Coalition for Pulmonary Fibrosis, CDC partner to promote flu shots
CULVER CITY, Calif. — An advocacy group focused on a rare lung disorder is working with government authorities to educate patients about the need to get flu shots.
The Coalition for Pulmonary Fibrosis said it would partner with the Centers for Disease Control and Prevention to inform patients about the need for immunizations. PF is a disorder with no known cause or cure that causes scarring and deterioration of the lungs, affecting about 128,000 Americans.
"We value the CDC’s recommendations for flu shots for our patients," coalition CEO Mishka Michon said. "PF patients have lungs that are already fragile and many of them can’t afford to be exposed to additional risk."
According to the CDC, patients with chronic lung diseases such as PF are 2.5 times more likely to be hospitalized due to the flu.
Giffen releases STD-prevention app
NEW YORK — A new app allows people to share their STD statuses with potential partners.
Giffen Solutions announced the launch of MedXSafe, a new feature to its MedXCom Patient platform. The app allows people to bump phones with a potential partner and exchange contact information as well as their STD status. Giffen emphasized that users choose to share their information and that the app doesn’t violate medical confidentiality laws, and only licensed healthcare providers can register to use the MedXCom system.
"In our view, anything that helps the war against STDs is a good idea," MedXCom creator and Giffen chief technical officer Michael Nusbaum said. "There has been a relaxed attitude towards STDs lately as many people think medicine can cure all — it can’t."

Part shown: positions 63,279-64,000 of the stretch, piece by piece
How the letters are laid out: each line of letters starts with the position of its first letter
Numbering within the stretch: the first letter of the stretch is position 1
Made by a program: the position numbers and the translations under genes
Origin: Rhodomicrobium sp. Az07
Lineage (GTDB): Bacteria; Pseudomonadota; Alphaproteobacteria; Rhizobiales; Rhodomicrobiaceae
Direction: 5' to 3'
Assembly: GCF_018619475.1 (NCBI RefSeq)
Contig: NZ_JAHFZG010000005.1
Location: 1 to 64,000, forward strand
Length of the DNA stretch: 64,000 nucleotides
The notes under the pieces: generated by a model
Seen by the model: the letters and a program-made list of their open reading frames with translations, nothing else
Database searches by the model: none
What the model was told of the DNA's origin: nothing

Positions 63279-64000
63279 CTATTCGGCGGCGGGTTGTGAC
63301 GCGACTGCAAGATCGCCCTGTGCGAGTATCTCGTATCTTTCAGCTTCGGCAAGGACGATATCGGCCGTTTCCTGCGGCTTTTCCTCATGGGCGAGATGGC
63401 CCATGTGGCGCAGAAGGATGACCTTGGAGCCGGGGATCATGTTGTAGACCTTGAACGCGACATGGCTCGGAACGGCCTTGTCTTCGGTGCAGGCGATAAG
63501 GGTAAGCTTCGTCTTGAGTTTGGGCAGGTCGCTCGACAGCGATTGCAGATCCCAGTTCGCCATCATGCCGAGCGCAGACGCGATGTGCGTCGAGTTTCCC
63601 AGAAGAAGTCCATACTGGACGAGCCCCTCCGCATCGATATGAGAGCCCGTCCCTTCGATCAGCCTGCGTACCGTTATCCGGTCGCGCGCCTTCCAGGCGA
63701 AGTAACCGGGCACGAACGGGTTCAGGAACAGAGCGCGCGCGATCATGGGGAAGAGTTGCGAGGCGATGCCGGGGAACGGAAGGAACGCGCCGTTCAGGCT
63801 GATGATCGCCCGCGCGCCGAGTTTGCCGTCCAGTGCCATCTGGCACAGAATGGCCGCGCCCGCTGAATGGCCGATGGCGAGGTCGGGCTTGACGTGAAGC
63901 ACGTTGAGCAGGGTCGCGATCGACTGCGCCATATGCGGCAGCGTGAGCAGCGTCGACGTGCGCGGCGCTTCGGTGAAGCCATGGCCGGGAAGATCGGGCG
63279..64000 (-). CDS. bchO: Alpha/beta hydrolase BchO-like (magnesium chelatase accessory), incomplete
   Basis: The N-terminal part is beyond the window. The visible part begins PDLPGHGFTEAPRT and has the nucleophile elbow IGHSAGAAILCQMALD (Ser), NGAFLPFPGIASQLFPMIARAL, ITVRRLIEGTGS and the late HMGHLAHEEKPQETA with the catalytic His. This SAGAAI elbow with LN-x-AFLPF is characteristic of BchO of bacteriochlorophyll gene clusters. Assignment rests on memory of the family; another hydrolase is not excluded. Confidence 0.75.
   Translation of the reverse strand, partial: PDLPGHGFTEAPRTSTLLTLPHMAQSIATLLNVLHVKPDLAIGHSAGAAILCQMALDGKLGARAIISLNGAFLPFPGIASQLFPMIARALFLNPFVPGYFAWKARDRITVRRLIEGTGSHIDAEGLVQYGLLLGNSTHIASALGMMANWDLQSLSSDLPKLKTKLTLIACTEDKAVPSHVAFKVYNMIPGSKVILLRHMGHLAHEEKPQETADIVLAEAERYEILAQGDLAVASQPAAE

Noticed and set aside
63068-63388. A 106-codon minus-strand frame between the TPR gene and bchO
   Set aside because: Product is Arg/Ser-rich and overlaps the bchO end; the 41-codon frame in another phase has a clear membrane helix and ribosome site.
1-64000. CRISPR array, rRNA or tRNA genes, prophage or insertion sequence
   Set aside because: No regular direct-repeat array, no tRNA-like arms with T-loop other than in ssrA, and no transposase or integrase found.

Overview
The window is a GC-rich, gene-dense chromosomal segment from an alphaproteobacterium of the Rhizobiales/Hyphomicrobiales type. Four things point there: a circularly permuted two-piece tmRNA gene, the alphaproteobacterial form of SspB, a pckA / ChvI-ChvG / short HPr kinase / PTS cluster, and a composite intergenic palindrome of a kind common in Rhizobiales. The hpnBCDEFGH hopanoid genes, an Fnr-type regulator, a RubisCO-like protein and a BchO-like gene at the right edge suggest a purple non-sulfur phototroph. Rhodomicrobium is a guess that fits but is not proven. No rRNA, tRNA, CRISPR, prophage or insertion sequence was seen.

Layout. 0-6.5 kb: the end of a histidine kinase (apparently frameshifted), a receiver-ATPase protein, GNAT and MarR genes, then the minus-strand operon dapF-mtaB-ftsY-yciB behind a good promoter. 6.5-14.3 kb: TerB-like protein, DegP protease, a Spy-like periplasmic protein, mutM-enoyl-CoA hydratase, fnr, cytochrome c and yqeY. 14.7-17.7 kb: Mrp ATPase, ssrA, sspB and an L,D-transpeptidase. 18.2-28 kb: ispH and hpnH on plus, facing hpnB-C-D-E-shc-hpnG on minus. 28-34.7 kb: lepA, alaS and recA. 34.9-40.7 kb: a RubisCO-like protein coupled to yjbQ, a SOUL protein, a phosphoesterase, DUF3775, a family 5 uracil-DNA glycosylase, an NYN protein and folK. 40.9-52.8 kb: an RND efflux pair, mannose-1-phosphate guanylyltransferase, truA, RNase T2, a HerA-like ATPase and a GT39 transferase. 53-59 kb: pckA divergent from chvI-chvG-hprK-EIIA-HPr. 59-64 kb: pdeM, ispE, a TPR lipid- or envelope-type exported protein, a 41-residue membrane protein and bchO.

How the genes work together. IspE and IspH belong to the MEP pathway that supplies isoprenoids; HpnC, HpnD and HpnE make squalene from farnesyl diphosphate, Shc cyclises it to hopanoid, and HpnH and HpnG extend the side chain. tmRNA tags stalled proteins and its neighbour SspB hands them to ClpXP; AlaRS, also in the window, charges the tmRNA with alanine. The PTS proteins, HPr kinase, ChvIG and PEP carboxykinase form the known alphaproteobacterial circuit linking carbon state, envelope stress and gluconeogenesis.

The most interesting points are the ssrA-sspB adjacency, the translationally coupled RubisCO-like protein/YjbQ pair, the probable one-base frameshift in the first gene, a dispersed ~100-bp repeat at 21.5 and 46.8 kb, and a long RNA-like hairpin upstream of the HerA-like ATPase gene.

Specialty to overtake traditional drugs in five years, report finds
BRENTWOOD, Tenn. — Specialty drug spend will surpass traditional drug spend by 2018 for commercial plan sponsors, according to a new study.
Healthcare research firm Artemetrx announced Wednesday the release of its 2013 Specialty Drug Trend Study, finding that specialty drugs already represent 30% of total drug spend after the specialty claims covered under the medical benefit are fully captured, compared with the 15% to 20% frequently reported for specialty drugs as a percentage of total drug spend.
"Given these findings, plan sponsors need visibility into their entire specialty drug spend, not just that residing under the pharmacy benefit," Artemetrx president Brenda Motheral said. "When specialty medication use goes unmeasured, plans cannot effectively manage their specialty benefit."
The study’s researchers forecasted that total specialty drug spend will grow from $290 per member per year to $845 by 2018 due to a strong drug pipeline, price inflation and an expanded number of approved uses for drugs.
"Specialty spend is going to overtake traditional drug spend quicker than most plan sponsors realize due to the siloed reporting of specialty drugs that currently exists in the marketplace," Motheral said. "Opportunities to better manage specialty drugs abound, but they are often unique from those used for non-specialty drugs."